Tips for avoiding heat-related illnesses during a very hot weekend

WICHITA, Kan. (KWCH) Summer's here and so is the heat, with record-breaking temperatures over the next few days.

Heat advisories are in effect for parts of Kansas and may put you at risk for heat-illnesses. If you're planning on spending some time outdoors, it's good to know the signs and symptoms of heat stroke, exhaustion, and cramps.

Heat stroke is the most extreme of the heat-related illnesses. If someone you're with is losing consciousness, seems confused and has hot, red, dry skin -- call 911 right away.

Heat exhaustion has similar symptoms including dizziness, headache, nausea, and fainting.

Eyewitness News spoke to a doctor with the University of Kansas School of Medicine who says the best way to avoid these illnesses -- take breaks and stay hydrated.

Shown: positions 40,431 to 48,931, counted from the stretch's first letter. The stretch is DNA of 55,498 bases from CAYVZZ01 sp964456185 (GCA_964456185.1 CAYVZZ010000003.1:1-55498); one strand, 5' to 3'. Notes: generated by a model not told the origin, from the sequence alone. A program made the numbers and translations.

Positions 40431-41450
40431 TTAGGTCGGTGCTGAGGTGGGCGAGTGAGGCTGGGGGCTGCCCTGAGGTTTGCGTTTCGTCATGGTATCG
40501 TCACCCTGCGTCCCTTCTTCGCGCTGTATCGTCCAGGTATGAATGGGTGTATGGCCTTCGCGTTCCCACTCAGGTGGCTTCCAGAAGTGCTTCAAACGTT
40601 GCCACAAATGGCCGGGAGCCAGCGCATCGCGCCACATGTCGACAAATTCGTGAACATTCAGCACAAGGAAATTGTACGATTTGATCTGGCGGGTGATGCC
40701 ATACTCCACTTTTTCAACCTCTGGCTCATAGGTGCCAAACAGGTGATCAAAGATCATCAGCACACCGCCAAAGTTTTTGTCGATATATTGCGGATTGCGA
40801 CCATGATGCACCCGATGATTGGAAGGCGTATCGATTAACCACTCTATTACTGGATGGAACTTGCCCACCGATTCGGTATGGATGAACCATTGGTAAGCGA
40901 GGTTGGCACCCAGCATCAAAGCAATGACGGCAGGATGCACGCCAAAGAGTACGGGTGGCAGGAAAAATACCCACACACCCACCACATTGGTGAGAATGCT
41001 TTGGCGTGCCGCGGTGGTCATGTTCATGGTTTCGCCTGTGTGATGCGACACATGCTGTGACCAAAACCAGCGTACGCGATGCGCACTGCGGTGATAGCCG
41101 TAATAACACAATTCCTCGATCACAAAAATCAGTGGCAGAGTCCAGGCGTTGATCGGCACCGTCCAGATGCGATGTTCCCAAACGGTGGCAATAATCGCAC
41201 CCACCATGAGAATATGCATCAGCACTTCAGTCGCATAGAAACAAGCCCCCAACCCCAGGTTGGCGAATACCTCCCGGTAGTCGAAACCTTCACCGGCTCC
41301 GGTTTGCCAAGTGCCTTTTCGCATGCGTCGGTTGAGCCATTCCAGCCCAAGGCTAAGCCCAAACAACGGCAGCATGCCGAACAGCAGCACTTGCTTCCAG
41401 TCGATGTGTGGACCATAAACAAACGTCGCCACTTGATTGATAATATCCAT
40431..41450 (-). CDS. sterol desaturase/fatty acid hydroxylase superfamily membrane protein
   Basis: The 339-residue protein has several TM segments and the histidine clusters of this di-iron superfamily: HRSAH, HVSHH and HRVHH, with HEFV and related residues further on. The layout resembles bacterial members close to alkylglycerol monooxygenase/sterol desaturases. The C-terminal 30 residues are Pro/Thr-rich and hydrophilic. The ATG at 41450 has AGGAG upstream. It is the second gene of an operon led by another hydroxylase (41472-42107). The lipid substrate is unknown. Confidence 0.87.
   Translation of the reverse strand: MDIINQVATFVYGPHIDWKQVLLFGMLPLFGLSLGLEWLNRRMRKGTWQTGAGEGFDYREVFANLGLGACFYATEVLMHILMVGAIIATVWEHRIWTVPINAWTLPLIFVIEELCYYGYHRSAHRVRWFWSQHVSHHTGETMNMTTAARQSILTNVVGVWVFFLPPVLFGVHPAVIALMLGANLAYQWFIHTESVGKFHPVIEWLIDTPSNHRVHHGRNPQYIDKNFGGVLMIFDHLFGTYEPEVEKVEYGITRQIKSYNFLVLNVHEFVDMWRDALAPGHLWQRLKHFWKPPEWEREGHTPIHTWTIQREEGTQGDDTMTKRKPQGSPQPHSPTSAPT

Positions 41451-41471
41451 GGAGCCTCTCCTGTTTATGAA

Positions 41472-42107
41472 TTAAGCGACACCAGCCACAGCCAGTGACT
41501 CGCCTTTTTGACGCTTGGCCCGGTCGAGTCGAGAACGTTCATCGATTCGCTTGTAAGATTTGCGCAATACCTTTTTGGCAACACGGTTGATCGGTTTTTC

"Stay in the shade or air conditioning as much as you can if you have to be outside, make sure you're taking breaks if you're doing physical activity and keep hydrated with water or sports drink," says Dr. Stephanie Shields.

Hydration and the amount of time in the direct sun play a major role in how quickly the heat can present a medical emergency.

"Children and elderly are more prone to heat stroke without the physical activity because they don't have the ability to regulate their temperature."

Shields says to watch out for dry skin because that could be a sign your body isn't regulating your temperature.

The CDC recommends using cool, wet cloths against your body if you're not feeling well. If symptoms get worse, call a doctor immediately.